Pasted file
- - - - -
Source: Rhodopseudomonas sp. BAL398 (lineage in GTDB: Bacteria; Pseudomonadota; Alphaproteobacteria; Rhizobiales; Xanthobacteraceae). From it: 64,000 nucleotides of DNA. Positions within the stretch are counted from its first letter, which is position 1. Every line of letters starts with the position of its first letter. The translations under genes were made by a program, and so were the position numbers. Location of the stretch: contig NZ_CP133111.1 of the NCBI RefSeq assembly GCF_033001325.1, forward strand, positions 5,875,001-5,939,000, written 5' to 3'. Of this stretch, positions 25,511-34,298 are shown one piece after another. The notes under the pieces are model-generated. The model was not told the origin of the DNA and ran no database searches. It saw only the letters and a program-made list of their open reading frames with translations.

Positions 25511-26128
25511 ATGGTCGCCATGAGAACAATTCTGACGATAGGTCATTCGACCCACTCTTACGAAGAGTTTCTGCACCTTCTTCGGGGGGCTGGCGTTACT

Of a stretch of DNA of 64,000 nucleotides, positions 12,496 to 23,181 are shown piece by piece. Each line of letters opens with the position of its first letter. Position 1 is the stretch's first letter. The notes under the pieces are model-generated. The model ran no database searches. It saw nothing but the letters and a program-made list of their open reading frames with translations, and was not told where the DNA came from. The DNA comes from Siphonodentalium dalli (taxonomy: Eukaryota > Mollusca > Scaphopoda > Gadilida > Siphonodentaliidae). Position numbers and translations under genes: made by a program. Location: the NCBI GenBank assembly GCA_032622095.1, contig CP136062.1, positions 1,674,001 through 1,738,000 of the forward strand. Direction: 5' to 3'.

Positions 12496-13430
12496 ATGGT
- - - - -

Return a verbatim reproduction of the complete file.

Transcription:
Source: Rhodopseudomonas sp. BAL398 (lineage in GTDB: Bacteria; Pseudomonadota; Alphaproteobacteria; Rhizobiales; Xanthobacteraceae). From it: 64,000 nucleotides of DNA. Positions within the stretch are counted from its first letter, which is position 1. Every line of letters starts with the position of its first letter. The translations under genes were made by a program, and so were the position numbers. Location of the stretch: contig NZ_CP133111.1 of the NCBI RefSeq assembly GCF_033001325.1, forward strand, positions 5,875,001-5,939,000, written 5' to 3'. Of this stretch, positions 25,511-34,298 are shown one piece after another. The notes under the pieces are model-generated. The model was not told the origin of the DNA and ran no database searches. It saw only the letters and a program-made list of their open reading frames with translations.

Positions 25511-26128
25511 ATGGTCGCCATGAGAACAATTCTGACGATAGGTCATTCGACCCACTCTTACGAAGAGTTTCTGCACCTTCTTCGGGGGGCTGGCGTTACT

Of a stretch of DNA of 64,000 nucleotides, positions 12,496 to 23,181 are shown piece by piece. Each line of letters opens with the position of its first letter. Position 1 is the stretch's first letter. The notes under the pieces are model-generated. The model ran no database searches. It saw nothing but the letters and a program-made list of their open reading frames with translations, and was not told where the DNA came from. The DNA comes from Siphonodentalium dalli (taxonomy: Eukaryota > Mollusca > Scaphopoda > Gadilida > Siphonodentaliidae). Position numbers and translations under genes: made by a program. Location: the NCBI GenBank assembly GCA_032622095.1, contig CP136062.1, positions 1,674,001 through 1,738,000 of the forward strand. Direction: 5' to 3'.

Positions 12496-13430
12496 ATGGT